Imaginative programming matched by imaginative performances marked a surprising and satisfying evening of solo piano music at Tannery Pond Concerts. There is a mini-vogue for Rameau’s keyboard music, originally written for harpsichord, but currently being performed on piano, offering virtuosi surprising opportunities to show off their chops. There are You Tube video performances by Grigory Sokolov, Alexandre Tharaud, Clément Lefebvre, and Kyu Yeon Kim. Playing harpsichord music on the piano is a long-standing practice, but with increased awareness of the originally intended instrument and its unpianistic characteristics (including razor-sharp attack, lack of graduated dynamics, ultra-transparent textures and absence of sustaining pedal) pianists have had to make strategic choices whether to emulate some of these traits or to ignore them and use the full resources of the modern piano to interpret the music in ways that would have been unimaginable to the composers. An interesting debate hinges on the question of whether this latter choice would have been unacceptable to the composers, or on the contrary, delightful. 

Stefan Jackiw and Jeremy Denk play Ives' Violin Sonatas at Ozawa Hall. Photo. Hilary Scott.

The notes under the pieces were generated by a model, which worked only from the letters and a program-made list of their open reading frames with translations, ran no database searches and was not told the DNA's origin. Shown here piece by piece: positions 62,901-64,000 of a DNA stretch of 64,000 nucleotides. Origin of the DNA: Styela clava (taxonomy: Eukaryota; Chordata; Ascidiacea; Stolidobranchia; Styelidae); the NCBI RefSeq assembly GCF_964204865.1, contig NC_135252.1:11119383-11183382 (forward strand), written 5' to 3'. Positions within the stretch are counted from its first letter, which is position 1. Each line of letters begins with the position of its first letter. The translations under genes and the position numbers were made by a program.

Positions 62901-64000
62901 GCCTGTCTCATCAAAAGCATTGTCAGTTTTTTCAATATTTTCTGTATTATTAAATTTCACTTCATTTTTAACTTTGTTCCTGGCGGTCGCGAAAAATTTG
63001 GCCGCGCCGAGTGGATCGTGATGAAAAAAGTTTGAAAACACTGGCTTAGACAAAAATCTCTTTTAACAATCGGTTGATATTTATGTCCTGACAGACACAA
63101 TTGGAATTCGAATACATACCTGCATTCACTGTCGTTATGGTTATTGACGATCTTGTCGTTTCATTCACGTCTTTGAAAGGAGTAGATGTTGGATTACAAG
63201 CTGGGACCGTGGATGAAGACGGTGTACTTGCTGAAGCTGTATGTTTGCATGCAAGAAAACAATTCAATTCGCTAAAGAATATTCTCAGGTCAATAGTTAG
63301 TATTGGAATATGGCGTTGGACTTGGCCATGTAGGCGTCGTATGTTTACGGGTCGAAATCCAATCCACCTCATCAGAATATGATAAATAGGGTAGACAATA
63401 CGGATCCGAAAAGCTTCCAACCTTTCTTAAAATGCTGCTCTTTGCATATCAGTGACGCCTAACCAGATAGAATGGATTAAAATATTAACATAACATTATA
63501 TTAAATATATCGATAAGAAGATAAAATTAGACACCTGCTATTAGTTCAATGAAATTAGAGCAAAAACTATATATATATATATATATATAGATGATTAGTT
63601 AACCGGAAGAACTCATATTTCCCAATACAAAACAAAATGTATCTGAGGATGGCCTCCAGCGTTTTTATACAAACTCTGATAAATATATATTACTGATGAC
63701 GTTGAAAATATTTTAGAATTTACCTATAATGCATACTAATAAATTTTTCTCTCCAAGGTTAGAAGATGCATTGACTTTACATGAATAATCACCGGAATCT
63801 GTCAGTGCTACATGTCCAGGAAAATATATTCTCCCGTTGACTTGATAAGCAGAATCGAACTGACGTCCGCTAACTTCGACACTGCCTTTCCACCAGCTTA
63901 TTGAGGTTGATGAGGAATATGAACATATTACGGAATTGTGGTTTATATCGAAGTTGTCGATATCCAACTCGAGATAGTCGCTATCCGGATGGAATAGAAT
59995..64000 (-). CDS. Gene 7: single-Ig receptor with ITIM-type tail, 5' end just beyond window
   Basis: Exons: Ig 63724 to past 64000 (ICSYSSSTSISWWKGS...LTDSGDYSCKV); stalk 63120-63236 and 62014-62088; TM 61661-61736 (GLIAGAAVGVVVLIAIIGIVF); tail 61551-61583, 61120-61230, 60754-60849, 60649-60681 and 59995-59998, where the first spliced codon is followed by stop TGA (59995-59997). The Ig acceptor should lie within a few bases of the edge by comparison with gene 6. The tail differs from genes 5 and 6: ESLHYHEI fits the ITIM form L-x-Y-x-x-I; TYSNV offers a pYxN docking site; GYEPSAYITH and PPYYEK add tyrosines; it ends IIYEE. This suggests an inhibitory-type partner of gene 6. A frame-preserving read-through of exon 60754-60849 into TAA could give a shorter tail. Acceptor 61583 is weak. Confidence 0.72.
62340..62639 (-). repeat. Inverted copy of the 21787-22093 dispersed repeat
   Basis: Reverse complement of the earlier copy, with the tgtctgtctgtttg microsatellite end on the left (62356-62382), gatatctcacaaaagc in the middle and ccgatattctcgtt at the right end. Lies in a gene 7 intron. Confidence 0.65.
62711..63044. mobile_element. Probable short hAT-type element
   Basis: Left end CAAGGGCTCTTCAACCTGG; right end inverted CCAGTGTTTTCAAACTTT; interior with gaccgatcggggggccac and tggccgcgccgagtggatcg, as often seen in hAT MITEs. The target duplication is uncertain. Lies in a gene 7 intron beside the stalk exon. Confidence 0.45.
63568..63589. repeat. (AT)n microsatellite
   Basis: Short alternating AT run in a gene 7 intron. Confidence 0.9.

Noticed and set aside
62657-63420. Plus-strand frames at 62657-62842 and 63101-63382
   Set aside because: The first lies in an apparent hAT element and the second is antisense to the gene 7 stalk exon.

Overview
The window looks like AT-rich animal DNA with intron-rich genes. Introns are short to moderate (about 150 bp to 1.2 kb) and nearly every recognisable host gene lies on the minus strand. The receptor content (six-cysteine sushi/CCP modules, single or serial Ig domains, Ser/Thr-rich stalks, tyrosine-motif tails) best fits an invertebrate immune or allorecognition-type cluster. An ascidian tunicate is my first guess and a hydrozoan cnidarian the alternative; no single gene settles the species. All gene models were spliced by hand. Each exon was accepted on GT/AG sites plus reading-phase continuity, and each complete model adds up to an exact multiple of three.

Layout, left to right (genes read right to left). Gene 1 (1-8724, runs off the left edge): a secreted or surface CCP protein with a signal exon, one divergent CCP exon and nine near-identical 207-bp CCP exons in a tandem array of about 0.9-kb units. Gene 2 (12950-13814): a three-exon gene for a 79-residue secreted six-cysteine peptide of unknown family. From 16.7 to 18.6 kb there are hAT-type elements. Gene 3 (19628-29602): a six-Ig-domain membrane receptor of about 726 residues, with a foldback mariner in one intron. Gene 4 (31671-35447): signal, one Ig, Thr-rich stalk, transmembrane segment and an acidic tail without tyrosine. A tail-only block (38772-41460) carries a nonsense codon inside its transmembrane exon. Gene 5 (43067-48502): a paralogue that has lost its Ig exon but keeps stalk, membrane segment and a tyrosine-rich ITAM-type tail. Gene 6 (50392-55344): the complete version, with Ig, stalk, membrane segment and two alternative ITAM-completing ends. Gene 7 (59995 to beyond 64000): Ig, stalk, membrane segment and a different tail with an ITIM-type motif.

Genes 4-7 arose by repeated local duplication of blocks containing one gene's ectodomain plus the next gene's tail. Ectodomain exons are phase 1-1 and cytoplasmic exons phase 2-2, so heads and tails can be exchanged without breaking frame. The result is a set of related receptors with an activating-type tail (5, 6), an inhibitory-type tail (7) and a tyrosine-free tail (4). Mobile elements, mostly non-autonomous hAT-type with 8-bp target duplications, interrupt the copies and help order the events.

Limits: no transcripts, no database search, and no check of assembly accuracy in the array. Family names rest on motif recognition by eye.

Ives Revealed: the four Violin and Piano Sonatas, along with Some Hymns used in the Sonatas

As complex as they are on the page, Ives’s violin sonatas need powerfully imaginative interpretations to come fully alive, ones finely attuned to the composer’s unique sensibility, background, and musical idiom, ready to embody a spirit of exploration, experimentation, and even improvisation. Performances can err on the side of a traditional, European (i.e. Brahmsian) approach, such as the recording by Rafael Druian and John Simms, made in the ‘50’s, a streamlined modernist approach e.g. Paul Zukovsky and Gilbert Kalish, from the ‘60’s, a showy, virtuosic approach, like that of Hilary Hahn and Valentina Lisitsa from 2011; or they can find a balance among these that incorporates American vernacular fiddling traditions, like Gregory Fulkerson and Robert Shannon from 1989. All of this is required if these works are to cohere and succeed in communicating their emotional contents to an audience.

Nelsons and Thibaudet play Gershwin.

Subtlety in the Shed: an Oxymoron? Nelsons and the BSO play Stravinsky’s Petrushka and Gershwin, with Jean-Yves Thibaudet